One would not wish to disturb the legends of this brave and chivalrous family. But it might be sensible to paint out that Cameroen (Flemish for Cambron), which is one of the earliest forms of the name, is a small place in Hainaut, less than five miles from Lens where Count Lambert, grandfather of Queen Maud of Scotland, had his home. The arms of Cameron – the famous three bars of Lochiel’s shield – were the same as those of the great frontier family of Oudenaarde, peers of Flanders, advocates (or defenders) ofthe abbey at Ename, East Flanders, and soldiers who worked closely with the counts of Alost to keep their country’s eastern border. Oudenaarde is about 25 miles northwest of Cambron, in a tightly knit region where all the leading families were related to each other. Gillespick, the first Cameron and usually allotted an initial date of 1057 and a Celtic parentage, is the Gaelic translation, meaning “servant of the Church”, of the Flemish name Erkenbald – a transformation which is said to have arisen out of a mistaken belief that the bald” syllable in Erkenbald referred to a monk’s tonsure, whereas “bald” in Flemish means bold.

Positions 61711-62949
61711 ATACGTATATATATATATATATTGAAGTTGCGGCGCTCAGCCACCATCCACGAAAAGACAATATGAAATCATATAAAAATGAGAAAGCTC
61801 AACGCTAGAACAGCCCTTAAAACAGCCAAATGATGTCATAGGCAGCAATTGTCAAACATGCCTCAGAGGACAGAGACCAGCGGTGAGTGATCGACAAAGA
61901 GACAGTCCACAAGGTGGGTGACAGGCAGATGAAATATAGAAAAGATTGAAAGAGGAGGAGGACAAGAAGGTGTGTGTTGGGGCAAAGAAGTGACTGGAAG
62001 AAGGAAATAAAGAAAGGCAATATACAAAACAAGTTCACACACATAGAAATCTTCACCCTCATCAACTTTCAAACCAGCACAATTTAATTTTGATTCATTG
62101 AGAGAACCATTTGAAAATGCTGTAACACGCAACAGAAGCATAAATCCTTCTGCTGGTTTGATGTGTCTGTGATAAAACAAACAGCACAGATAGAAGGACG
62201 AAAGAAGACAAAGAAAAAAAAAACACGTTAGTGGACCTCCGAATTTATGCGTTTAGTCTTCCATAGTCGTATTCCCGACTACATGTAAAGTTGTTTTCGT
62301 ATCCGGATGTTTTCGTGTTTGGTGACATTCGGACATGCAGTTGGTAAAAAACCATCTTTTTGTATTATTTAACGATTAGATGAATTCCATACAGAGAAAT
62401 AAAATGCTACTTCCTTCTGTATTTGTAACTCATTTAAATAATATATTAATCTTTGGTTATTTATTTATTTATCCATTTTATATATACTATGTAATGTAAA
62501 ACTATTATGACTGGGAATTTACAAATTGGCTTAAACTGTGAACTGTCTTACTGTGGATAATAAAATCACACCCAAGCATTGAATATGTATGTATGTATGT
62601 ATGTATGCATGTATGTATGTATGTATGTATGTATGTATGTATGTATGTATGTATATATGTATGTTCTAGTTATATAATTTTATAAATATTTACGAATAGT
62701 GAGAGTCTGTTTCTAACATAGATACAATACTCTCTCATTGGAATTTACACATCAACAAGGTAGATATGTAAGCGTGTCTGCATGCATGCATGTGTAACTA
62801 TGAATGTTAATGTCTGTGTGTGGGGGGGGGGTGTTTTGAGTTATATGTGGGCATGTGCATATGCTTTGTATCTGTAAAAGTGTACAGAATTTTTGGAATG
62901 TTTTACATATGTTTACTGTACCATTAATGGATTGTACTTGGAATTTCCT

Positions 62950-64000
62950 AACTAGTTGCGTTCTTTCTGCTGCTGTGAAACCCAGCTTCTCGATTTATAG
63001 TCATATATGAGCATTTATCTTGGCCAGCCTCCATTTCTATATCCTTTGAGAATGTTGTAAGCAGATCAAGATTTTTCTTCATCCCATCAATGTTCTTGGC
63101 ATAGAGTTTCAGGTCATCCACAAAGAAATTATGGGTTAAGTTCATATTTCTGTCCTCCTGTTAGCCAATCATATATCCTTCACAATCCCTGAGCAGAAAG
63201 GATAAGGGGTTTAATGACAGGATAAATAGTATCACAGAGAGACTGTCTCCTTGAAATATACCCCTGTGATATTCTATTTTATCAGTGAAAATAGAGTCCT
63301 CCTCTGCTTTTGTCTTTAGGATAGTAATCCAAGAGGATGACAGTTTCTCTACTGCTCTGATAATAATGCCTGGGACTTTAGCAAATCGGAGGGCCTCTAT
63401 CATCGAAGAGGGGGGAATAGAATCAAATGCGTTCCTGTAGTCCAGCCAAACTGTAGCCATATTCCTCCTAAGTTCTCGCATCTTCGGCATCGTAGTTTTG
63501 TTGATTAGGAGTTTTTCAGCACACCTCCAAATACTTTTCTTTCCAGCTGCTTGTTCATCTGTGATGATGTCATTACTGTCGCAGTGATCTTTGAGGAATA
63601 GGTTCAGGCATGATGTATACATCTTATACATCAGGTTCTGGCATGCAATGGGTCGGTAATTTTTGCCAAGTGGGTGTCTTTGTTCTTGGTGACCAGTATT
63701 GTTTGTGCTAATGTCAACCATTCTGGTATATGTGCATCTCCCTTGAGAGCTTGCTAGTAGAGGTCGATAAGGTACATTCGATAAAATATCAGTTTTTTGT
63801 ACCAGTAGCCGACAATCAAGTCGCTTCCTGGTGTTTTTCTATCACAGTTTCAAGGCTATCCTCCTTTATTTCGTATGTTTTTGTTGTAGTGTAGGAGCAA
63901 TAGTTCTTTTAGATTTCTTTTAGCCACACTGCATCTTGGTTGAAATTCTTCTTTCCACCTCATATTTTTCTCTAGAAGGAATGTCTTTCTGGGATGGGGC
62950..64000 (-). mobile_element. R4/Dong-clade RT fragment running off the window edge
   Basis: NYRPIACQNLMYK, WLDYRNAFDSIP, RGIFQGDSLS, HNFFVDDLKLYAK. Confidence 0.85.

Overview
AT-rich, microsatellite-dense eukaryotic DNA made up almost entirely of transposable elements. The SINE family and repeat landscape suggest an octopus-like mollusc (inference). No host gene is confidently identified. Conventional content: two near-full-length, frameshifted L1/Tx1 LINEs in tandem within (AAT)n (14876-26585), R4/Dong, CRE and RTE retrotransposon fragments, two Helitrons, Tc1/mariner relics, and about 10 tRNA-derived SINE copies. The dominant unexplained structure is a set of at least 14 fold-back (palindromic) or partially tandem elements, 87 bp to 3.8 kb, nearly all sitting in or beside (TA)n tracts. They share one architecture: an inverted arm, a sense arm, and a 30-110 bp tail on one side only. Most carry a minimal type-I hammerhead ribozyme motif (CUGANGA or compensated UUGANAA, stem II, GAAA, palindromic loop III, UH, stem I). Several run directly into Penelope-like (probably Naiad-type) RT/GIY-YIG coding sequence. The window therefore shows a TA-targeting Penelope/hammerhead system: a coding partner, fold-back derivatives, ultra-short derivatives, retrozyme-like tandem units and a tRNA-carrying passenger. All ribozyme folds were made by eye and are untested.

It was the 8th Duke of Argyll who used to cry: “I am pure Celt”; however, there is no doubt at all that the arms of Campbell are anciently the arms of the Baldwins, Counts of Flanders. And it has to be stressed that with the extremely strong Flemish presence at the medieval Scottish court, there could be no possibility of any arms of Flanders, but above all, the comital bearings, being borne by a man not of that blood.